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Cassie Workman in Aberdeen. Photo by Brett Boardman.

Aberdeen, written and performed by the multi-award winning, multi-disciplinary artist Cassie Workman, premiers in the U.S. this weekend as part of SoHo Playhouse's 2024 International Fringe Encore Series. Winner of a Scotsman Fringe First Award, this performance is magnificently inventive in its simplicity.

Audiences entering the performance are immediately greeted with an empty stage, an unusual choice for a solo performance. An artist will typically craft a space reflective of the character they'll be portraying- usually with some simple furniture to create levels in the performance and some props to draw our attention to or signify individual characters. To opt against tools for storytelling, to elect to capture the audience's suspension of disbelief with only one's own body and voice, is pretty bold.

And Workman does just that. The ensuing performance is an hour-long epic poem told in rhyming couplets, in which Workman, 'playing' herself, informs us she's going to save grunge rock icon Kurt Cobain from his 1994 suicide. Her conviction is so strong that one is inclined to believe it could be so.

Workman uses an Edgar Allen Poe-esque style of poetry for the entire performance, describing her journey through space, time, and the void, with the ghost of Kurt Cobain, in her attempt to save her savior. What she achieves within this poetic structure is staggering. The world of each scene and moment is so clear that one cannot help but hold it in vivid imagination. Aberdeen is a carefully crafted vessel that effortlessly carries its audience to its core, its grim and hopeful destinations. It is nothing short of genius.

This focus becomes fully realized as Workman examines herself and her conviction to alter Cobain's past. The depression and suicidal ideation Cobain experienced are intimate, personal, and familiar to our storyteller. In this confrontation, Workman precisely balances the depth of her personality and the universality of the broader theme, the eternal contemplation of "to be or not to be," to choose between life and death, once and for all.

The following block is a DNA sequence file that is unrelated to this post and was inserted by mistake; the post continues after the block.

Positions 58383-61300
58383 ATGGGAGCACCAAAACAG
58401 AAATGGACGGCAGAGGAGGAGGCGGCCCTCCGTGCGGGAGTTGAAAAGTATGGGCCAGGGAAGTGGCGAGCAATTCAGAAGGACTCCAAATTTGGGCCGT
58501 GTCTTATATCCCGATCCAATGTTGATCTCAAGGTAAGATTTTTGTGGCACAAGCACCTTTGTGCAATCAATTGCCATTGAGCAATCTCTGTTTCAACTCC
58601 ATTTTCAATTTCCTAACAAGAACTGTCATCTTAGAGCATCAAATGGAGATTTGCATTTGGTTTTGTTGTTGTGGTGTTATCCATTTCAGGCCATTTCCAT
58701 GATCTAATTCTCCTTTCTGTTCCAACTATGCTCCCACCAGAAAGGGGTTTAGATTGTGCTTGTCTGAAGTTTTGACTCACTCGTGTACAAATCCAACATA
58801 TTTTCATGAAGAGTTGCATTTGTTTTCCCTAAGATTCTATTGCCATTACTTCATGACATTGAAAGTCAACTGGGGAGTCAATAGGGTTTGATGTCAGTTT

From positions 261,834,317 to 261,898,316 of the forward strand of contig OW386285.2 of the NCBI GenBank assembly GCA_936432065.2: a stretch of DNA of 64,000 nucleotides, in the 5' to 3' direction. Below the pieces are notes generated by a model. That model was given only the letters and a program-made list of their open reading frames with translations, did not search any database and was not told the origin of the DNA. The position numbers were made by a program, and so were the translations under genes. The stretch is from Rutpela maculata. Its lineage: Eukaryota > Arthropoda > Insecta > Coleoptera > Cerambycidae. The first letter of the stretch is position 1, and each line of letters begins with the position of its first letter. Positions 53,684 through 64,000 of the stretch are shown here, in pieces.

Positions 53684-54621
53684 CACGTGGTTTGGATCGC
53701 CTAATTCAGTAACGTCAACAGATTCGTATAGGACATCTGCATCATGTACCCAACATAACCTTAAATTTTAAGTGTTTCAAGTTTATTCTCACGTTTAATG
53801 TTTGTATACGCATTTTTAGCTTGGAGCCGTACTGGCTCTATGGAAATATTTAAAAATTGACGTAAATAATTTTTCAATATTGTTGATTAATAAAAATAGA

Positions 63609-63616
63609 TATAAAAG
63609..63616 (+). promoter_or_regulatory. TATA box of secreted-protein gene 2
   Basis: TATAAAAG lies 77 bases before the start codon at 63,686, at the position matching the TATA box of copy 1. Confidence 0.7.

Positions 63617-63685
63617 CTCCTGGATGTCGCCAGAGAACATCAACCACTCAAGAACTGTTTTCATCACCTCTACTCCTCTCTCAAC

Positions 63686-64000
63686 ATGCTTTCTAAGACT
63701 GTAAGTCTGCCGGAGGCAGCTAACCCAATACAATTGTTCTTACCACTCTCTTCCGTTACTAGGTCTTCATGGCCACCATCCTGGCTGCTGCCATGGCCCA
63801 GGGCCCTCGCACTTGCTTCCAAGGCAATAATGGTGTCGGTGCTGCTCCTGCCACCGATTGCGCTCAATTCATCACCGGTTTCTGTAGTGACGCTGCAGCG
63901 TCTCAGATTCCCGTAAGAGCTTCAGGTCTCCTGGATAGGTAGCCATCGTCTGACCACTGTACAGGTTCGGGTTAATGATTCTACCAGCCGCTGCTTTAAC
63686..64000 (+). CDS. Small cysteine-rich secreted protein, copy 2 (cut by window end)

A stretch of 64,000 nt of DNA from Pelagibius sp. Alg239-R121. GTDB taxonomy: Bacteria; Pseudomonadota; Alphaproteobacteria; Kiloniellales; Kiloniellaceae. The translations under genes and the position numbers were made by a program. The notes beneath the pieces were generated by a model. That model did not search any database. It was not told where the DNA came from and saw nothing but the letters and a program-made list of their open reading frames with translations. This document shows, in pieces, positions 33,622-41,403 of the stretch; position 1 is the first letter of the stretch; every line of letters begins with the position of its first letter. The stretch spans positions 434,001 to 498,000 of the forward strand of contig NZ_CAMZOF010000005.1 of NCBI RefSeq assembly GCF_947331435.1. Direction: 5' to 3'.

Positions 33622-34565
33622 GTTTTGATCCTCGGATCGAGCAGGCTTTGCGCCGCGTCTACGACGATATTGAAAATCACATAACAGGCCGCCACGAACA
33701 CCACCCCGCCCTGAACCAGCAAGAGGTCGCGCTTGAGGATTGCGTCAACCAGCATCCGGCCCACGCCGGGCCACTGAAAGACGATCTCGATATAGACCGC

Workman, an expert storyteller, keeps the focus on the language over the acting, holding the audience in a space where they can hear and see how each moment affects her and simultaneously fully imagine each scene that her poetry conjures. It is impossible to get away from it in the best way. In the world we live in, of bright lights and constant stimuli competing to dwindle our attention spans, I sat, spellbound, unable to leave Workman's tapestry long enough to consider which train I should take home.

Sarah Ruhl writes, "Theatre in its most basic form is a kind of reading aloud… In the theater, we ask adults to be children again, to sit in a circle and be read to." Aberdeen is this sort of theater: dark, brilliant, yet comforting. And to sit down and be told a story sends us civilized adults a primal reminder: You are safe. In its execution, this show pushes boundaries without lifting a finger. It is Cassie Workman's voice that breaks the barrier.


Written and performed by Cassie Workman

January 30- February 11, 2024

SoHo Playhouse (15 Vandam St. NYC)


Rita Frances Welch is… Wait, who’s asking? There are a few answers depending on the context. Rita is A) A New York playwright, actor, and director, B) The owner of 5 discrete copies of Shakespeare’s The Tempest, C) A force of nature, controlled by the tides and called to by the wind, disappearing and returning like the seasons. More material than their author, Rita’s plays have been produced by The Tank, Theatre X, Playwrights Performance, and Rogue Theatre Festival. They hold a B.F.A. in Acting from Shenandoah Conservatory, during which they studied under LAByrinth Theater’s Martha Wollner and Padraic Lillis. Rita’s writing functions as an experiment- a combination of characters in the petri dish of their world, their personal challenges and delusions in a vacuum, isolating for every variable but one: Human nature, which reveals itself every time.



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